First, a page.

Before we knew it, we had arrived at Crescent City, California, and to our first hotel, The Oceanfront Lodge. Every room at this hotel is waterfront on the Pacific Ocean, and we were lucky enough to get amazing views of the Battery Point Lighthouse. As soon as we got into town, of course we had to venture down to the beach to check it out, covered in large pebbles as opposed to sand, like I am used to in Florida. Also, I came across a large driftwood log that had a baby sea otter hiding inside of it. I watched it scurry into the Pacific Ocean and fight among the waves. I was not fast enough to catch a picture.

Unfortunately, tragedy struck due to my medical condition, scoliosis, and we had to make a late night visit to the Sutter Coast Hospital at 3 AM. Even though I was on vacation, and it was the middle of the night, they treated me so good and even gave me a sandwich! I took a picture so I could remember this little hiccup in my trip forever, which makes it unique to any other trip.

After returning back to the hotel, and getting a little bit of rest, it was time to hit the road. It was Sunday and the rain had dissipated, sun trying to peak out around rhe clouds and ready for us to explore. Our first stop was at the Redwoods National Park sign with an overlook of the beautiful Pacific Ocean.

We travelled down US 101 for our next discovery into the Prairie Creek Redwoods. This would be our first interaction with the large trees, and we were excited. We tried to take the Newton B Drury scenic route, but it had been closed. On the first Saturday of every month, they close the road for people to bike and walk up and down the road without the fear of traffic. By the time we made it there on Sunday, no one had yet been there to open it back up for us. We had to go back out to US 101 and go in the south way.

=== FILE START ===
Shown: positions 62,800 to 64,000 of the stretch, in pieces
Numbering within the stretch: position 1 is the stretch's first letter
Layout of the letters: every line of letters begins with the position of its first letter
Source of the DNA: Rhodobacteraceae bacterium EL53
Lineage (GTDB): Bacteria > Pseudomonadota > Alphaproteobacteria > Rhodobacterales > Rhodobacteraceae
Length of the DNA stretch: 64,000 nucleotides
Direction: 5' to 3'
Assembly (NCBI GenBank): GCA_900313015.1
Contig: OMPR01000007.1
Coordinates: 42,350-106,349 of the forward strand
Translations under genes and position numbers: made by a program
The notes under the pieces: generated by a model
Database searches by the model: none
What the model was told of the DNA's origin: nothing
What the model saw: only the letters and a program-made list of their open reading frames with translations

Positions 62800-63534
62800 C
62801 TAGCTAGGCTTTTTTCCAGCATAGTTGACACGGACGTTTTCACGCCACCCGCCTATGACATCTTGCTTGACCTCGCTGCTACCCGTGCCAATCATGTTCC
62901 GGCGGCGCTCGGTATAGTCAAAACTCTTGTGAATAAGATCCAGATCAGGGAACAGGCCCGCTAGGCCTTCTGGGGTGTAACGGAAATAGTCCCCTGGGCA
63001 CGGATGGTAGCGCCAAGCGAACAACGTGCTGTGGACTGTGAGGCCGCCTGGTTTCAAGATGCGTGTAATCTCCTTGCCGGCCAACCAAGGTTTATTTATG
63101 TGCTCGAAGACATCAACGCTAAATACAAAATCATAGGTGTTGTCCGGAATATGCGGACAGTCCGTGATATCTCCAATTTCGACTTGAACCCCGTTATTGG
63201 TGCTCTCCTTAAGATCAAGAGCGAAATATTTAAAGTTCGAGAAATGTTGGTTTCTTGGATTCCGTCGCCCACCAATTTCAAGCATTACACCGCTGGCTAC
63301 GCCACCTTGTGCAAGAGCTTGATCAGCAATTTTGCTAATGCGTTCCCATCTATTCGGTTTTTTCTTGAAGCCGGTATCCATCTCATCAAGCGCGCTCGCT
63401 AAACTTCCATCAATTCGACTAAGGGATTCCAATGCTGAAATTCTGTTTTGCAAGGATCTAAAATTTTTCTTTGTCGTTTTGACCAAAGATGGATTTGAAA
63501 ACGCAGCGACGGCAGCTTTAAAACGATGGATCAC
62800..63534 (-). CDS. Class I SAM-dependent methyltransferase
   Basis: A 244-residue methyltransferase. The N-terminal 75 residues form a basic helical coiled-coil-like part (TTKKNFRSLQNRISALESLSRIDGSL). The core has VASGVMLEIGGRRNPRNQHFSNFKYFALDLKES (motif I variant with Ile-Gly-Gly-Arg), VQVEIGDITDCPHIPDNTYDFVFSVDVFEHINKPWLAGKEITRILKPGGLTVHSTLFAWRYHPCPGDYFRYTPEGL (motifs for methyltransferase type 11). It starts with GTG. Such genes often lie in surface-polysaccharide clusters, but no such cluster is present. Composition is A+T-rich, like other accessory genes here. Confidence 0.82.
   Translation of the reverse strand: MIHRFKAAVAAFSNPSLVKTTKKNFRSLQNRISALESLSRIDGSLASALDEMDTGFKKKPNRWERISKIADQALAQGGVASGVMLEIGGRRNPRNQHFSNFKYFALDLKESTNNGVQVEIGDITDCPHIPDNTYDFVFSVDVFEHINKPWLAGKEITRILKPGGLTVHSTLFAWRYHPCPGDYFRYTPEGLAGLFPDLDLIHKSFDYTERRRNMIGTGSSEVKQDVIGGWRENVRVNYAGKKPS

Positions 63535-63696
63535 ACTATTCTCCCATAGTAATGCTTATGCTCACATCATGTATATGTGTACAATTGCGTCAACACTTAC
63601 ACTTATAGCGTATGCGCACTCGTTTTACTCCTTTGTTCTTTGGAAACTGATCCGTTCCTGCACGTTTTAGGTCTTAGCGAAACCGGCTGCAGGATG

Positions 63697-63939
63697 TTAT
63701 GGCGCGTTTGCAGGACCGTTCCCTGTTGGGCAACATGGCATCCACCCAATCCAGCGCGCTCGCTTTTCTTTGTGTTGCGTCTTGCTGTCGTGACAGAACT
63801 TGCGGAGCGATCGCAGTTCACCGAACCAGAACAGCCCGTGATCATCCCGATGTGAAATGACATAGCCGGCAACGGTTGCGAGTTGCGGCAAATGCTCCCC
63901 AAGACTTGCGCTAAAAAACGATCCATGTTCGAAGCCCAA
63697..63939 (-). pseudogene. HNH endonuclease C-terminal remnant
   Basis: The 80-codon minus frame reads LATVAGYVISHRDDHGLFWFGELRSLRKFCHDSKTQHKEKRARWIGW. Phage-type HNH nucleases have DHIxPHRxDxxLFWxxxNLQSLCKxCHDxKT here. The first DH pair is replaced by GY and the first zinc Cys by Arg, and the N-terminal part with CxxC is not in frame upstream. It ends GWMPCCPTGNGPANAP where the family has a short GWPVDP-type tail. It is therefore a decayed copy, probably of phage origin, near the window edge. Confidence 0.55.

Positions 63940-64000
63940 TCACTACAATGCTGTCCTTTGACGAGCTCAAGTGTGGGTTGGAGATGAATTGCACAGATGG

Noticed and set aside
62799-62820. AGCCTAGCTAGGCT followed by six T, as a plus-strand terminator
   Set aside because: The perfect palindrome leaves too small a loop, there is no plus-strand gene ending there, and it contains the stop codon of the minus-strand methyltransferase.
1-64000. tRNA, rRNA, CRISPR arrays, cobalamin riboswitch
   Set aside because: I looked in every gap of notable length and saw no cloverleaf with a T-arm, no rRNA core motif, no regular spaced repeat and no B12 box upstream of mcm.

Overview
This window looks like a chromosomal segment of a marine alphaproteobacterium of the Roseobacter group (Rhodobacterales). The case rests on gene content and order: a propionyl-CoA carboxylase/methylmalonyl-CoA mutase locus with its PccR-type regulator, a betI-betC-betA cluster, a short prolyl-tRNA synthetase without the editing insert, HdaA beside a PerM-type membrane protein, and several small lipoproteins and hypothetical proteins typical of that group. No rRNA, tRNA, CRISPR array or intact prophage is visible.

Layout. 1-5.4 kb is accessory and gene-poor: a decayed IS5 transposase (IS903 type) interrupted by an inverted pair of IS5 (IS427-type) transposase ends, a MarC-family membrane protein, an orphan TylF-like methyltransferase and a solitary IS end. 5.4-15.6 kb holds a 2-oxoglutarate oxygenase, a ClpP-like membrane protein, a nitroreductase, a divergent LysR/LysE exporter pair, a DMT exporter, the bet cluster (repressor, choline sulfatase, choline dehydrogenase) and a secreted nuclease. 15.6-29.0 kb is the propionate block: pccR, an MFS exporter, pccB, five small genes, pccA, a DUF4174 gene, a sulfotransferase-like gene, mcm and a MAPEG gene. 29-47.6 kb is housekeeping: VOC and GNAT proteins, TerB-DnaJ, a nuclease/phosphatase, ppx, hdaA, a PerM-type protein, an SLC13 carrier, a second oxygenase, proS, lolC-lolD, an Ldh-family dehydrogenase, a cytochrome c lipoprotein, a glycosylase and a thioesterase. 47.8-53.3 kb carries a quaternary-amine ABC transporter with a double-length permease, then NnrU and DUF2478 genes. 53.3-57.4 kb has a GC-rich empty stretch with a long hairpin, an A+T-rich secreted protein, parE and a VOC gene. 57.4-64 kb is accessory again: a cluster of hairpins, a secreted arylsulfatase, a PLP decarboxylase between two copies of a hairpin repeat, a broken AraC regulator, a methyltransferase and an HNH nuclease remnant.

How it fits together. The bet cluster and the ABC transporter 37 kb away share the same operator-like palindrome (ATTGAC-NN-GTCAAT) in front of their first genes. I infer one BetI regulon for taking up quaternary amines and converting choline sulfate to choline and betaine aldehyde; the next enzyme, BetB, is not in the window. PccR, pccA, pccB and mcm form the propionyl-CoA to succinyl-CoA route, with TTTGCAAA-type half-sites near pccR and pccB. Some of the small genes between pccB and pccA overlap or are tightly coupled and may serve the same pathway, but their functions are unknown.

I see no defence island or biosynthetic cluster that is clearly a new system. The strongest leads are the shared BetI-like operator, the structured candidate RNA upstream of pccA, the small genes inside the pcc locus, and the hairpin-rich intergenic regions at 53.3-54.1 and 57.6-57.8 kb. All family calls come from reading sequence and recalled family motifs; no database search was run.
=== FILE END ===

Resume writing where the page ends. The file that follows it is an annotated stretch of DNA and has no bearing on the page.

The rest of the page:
Driving into Elk Prairie, we had high hopes of seeing the elk wandering around as we had read in many internet blogs. That day must have been an off day because there were none, so we pulled off and headed to the trailhead. The trailhead is not marked the best for novice hikers like myself, and we ended up hiking almost four miles that day, but well worth every step that we got to spend in there. This place is famous for banana slugs, and we almost missed them. You really have to keep an eye out to see them. We were able to find one of the attractions of this trailhead, The Big Tree. We started our search for the other attraction, Corkscrew Tree, but never came across it during this visit.

After our long hike, we decided to head back towards the hotel, and passed by Trees of Mystery on the way. I had done some research on the place and wanted to do the gondola rides up into the trees. We stopped and had a chat with Paul Bunyan and his big blue “cow”. You can ask the statues questions, and they will answer you back. A child walked up to the statue and reported, “ you have a big cow.” Paul Bunyan responded with, “I am not a cow, I am an ox, and that’s no bull.” I decided against the gondola ride after seeing how pricey it was, as I was trying to make this a budget friendly vacation. I did take a tour of their gift shop in search of a magnet, and found a really cool one that said redwoods on it.

After heading back to the hotel, we did more exploring on and around the beach. There were so many treasures that we found down there, including flowers that I have never seen before, a bird enjoying the sunset, sasquatch, and a tide pool.

On our third day it was time to depart the Oceanfront Lodge and continue on our trip in to Humboldt Redwood National Park. Before leaving town, we realized that Andrew had lost his wallet. We traced our steps back to the Apple Peddler Restaurant, and found it shoved up underneath the table, thank goodness! Another fun blooper on our trip that made it so unique. Our first stop was in Klamath to try out the Tour Thru Tree.